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I'm currently learning about local extrema in serveral variables and have come across the second derivative test for classifying critical points of multivariable functions.

I have read and understood the test (see link below), however I don't understand the idea behind it. Why is the critical point of a function a minimum if the eigenvalues of the Hessian matrix are all positive? I understand the idea behind the single variable case, however I am confused about the role of eigenvalues in the case of several variables.

http://en.wikipedia.org/wiki/Second_partial_derivative_test

Any insight into this would be much appreciated.

Thanks.

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  • $\begingroup$ Maybe this will help (see Quadratic approximation): math.rwinters.com/E21b/supplements/hessian.pdf $\endgroup$ – Amzoti Mar 17 '15 at 12:34
  • $\begingroup$ This is basically a linear algebra thing. Do you know about the relation between the properties of a quadratic forms (positive definiteness, etc.) and the eigenvalues of its associated symmetric matrix? $\endgroup$ – Hans Lundmark Mar 17 '15 at 12:47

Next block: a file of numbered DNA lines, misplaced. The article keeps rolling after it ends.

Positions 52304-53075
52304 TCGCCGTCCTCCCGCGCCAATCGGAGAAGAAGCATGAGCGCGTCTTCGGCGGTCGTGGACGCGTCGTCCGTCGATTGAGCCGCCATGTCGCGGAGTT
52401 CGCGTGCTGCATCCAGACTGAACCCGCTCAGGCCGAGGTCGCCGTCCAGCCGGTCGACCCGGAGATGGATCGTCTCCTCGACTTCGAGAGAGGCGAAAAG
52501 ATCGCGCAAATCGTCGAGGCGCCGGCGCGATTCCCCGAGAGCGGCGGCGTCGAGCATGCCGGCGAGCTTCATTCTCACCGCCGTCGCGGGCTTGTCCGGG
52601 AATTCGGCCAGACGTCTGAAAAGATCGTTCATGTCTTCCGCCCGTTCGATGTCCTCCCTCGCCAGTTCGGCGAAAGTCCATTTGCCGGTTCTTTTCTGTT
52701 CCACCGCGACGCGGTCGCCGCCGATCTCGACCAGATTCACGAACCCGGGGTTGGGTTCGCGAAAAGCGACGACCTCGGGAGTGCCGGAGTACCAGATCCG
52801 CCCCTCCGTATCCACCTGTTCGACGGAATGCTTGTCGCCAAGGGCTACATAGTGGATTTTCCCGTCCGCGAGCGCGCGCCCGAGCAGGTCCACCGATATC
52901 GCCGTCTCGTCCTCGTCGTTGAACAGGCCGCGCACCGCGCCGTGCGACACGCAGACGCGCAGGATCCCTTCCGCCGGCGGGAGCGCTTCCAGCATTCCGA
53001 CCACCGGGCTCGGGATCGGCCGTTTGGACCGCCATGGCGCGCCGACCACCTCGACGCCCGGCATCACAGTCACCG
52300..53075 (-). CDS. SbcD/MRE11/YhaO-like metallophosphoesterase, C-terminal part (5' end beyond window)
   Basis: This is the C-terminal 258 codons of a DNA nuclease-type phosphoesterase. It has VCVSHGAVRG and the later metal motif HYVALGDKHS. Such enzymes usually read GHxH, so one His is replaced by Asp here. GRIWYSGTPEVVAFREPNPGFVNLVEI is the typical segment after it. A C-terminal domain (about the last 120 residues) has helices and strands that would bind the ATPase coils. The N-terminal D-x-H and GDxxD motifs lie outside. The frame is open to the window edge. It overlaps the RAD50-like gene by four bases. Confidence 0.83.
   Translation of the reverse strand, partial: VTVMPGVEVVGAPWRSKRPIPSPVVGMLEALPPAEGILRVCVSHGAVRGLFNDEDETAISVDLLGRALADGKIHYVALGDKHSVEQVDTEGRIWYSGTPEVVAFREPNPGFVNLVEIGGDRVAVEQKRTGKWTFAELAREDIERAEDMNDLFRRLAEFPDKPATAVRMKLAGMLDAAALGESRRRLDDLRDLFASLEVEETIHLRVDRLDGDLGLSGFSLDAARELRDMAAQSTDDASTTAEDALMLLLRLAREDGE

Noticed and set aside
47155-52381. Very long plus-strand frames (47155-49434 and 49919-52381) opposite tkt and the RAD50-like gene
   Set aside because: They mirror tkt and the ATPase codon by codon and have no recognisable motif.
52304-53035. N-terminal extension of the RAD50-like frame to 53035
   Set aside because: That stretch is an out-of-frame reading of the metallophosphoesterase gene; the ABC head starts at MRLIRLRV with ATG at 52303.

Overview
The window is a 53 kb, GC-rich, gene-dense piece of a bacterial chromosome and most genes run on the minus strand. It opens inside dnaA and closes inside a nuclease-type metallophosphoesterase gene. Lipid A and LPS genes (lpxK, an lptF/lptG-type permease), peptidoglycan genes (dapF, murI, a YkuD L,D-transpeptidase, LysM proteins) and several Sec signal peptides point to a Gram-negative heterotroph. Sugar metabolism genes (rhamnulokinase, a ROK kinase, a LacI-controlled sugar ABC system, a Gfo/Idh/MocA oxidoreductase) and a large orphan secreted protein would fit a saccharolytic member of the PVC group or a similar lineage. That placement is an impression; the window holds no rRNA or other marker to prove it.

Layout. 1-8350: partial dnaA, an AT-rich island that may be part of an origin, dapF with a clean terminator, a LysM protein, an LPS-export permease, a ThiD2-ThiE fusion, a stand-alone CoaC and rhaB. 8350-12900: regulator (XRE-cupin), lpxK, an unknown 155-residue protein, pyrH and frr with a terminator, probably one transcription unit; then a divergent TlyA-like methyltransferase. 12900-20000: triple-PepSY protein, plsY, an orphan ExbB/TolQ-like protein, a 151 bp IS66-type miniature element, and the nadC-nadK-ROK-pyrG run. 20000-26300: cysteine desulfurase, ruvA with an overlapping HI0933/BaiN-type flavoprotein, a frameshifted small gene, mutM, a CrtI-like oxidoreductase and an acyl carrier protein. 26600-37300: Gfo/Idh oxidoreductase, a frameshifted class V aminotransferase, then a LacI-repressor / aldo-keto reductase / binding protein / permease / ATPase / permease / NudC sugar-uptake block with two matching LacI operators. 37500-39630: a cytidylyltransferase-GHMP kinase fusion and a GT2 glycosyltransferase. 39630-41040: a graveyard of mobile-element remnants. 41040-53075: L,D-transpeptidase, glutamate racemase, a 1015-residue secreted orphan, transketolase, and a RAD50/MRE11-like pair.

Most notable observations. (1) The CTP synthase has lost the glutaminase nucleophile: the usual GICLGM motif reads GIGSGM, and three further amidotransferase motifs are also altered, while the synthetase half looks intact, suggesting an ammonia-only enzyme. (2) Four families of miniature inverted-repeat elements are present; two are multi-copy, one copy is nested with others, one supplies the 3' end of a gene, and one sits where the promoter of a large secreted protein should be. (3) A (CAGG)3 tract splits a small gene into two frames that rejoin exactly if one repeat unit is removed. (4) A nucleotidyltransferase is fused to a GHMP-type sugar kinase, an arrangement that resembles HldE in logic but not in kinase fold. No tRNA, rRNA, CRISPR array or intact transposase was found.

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Let $U \subseteq \def\R{\mathbf R}\R^d$ open, $f \colon U \to \R$ twice continuously differentiable and $x \in U$ a critical point of $U$, i. e. $Df(x) = 0$. Let's recall that the Hessian $D^2f(x)$ has a symmetric matrix $H$. We know from linear algebra, that there is an orthonormal basis of eigenvectors of $H$. That is, there are $v_1, \ldots, v_d \in \R^d$ and $\lambda_i \in \R$ s. th. $$ (v_i, v_j) = \delta_{ij}, \quad Hv_i = \lambda_i v_i $$ Taylor's theorem says, that $$ f(x+h) = f(x) + Df(x)h + \frac 12 D^2f(x)[h,h] + o(\|h\|^2) $$ in our case this simplifies to $$ f(x+h) = f(x) + \frac 12 h^tHh + o(\|h\|^2) $$ Writing $H = V\Lambda V^t$ with $V = (v_1, \ldots, v_d)$ and $\Lambda = \mathrm{diag}(\lambda_1, \ldots, \lambda_d)$, we have $$ f(x + h) = f(x) + \sum_{i=1}^d \lambda_i \cdot (Vh)_i^2 + o(\|h\|^2) $$ Now - as for $d = 1$ - we see that $x$ is a maximum if all $\lambda_i > 0$ and only if all $\lambda_i \ge 0$.

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